What is surprising is the extreme stability of liquid water on Venus that these models suggest. The planet would have maintained surface temperatures between 20 and 50 degrees during most of its history. If these simulations are correct, then Venus has been harboring oceans for much longer than the planet Mars, potentially 10 times longer, making it a much more likely candidate for the appearance of life. This does not make Venus more liveable nowadays, but it may lead us to revisit what constitutes a system’s habitable zone.
In the current models, Venus is considered to be outside the habitable zone because it is too close to the sun, but if the simulation we are talking about is correct then liquid water may exist much closer to the stars than previously thought. But it also shows that even a planet harboring liquid water for billions of years is not immune to a radical change in conditions.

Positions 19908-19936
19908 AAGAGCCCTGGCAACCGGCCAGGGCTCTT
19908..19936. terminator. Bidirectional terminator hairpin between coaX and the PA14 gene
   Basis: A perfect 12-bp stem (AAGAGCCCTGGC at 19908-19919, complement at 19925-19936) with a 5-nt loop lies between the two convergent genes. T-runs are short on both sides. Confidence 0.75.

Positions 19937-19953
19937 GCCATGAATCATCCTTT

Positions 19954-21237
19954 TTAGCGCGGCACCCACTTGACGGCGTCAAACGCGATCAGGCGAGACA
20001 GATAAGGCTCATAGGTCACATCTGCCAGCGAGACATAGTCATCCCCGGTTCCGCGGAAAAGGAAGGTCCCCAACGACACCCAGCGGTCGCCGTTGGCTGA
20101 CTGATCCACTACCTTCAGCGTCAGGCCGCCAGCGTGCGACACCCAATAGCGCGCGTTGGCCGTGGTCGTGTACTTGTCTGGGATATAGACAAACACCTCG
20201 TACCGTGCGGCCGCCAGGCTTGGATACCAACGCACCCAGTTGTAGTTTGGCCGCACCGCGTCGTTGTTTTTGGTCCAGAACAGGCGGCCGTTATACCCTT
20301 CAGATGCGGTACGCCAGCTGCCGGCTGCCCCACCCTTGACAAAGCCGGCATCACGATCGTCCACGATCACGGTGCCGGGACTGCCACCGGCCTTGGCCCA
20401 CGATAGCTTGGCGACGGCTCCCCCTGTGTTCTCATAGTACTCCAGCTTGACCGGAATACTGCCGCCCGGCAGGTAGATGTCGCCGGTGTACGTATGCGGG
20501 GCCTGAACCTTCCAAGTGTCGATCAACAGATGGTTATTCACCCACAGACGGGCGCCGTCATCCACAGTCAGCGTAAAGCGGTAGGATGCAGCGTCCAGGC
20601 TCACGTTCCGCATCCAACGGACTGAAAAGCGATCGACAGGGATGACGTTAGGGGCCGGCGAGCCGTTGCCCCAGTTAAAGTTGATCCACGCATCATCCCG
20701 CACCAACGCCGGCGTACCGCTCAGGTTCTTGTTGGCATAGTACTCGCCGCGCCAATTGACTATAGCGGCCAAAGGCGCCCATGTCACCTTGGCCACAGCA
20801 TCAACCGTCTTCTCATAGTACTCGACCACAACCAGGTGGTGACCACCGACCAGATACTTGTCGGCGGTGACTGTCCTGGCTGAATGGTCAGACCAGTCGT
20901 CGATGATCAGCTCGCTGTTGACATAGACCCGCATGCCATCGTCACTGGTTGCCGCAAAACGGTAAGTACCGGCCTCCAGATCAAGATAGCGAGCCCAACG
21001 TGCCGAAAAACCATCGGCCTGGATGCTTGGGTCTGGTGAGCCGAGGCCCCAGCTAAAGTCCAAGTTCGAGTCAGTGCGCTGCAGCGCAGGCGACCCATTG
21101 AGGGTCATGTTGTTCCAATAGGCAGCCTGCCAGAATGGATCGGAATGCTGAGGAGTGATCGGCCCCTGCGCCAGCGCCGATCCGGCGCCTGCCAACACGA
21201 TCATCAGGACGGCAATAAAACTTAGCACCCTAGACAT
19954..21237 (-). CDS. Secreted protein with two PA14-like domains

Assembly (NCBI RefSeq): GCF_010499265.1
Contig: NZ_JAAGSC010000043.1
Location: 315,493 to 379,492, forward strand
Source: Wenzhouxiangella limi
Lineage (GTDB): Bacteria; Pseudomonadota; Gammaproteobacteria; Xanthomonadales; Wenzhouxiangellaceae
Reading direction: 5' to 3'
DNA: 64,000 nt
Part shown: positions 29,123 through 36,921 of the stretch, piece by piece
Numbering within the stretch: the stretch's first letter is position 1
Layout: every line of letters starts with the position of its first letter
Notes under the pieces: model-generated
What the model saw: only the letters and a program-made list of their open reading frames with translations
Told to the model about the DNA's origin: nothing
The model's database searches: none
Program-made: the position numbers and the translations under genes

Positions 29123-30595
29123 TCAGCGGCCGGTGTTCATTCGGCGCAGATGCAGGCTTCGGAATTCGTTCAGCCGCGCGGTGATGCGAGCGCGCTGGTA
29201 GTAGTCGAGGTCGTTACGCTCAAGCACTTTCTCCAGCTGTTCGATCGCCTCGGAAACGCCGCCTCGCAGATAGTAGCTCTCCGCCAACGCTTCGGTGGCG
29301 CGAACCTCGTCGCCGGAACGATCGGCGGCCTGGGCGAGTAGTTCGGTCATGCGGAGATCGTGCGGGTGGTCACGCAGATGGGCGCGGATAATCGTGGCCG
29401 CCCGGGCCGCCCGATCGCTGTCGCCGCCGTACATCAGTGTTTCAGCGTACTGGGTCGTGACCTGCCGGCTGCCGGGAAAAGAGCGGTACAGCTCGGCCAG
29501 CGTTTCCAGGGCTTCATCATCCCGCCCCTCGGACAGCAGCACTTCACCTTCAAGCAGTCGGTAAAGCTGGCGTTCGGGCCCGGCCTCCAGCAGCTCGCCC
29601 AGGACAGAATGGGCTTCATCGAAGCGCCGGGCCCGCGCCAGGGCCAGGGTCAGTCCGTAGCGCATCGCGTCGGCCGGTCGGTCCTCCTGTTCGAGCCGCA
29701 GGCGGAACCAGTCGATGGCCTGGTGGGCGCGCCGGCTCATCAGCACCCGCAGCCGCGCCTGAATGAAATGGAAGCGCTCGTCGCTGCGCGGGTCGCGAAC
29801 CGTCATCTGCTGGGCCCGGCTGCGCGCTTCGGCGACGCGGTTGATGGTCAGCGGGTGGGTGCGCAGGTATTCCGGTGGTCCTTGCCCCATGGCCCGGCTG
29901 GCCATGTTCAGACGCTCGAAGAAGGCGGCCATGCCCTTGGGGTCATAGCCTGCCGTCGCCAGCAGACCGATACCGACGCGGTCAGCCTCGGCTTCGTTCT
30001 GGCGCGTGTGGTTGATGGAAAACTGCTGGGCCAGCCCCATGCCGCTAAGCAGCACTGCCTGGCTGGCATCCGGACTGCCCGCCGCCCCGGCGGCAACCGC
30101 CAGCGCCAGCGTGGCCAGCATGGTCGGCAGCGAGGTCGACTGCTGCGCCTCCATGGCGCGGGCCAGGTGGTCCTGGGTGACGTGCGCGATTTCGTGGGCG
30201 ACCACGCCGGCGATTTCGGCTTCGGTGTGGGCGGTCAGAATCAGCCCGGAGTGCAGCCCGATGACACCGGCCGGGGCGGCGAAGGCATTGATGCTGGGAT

We will learn a little more about Venus in October 2020 because the planet will be observed by the Euro-Japanese space probe BepiColombo en route to Mercury. This will result in an international observation campaign involving the japanese Akatsuki space mission and telescopes located on Earth. It will be an opportunity to cross the observations and perhaps to unravel the mystery hidden under the thick atmosphere of Venus.
Does the atmosphere of Venus shelter life ?
– News of June 9, 2019 –
Until the early 1960s, we thought that Venus could have sheltered life. Observed from afar, it is indeed the planet most similar to the Earth. The first flyby by Mariner 2 and the intensive exploration of the Soviet program Venera showed that the habitability of the planet Venus was not as promising as we thought, at least at ground level.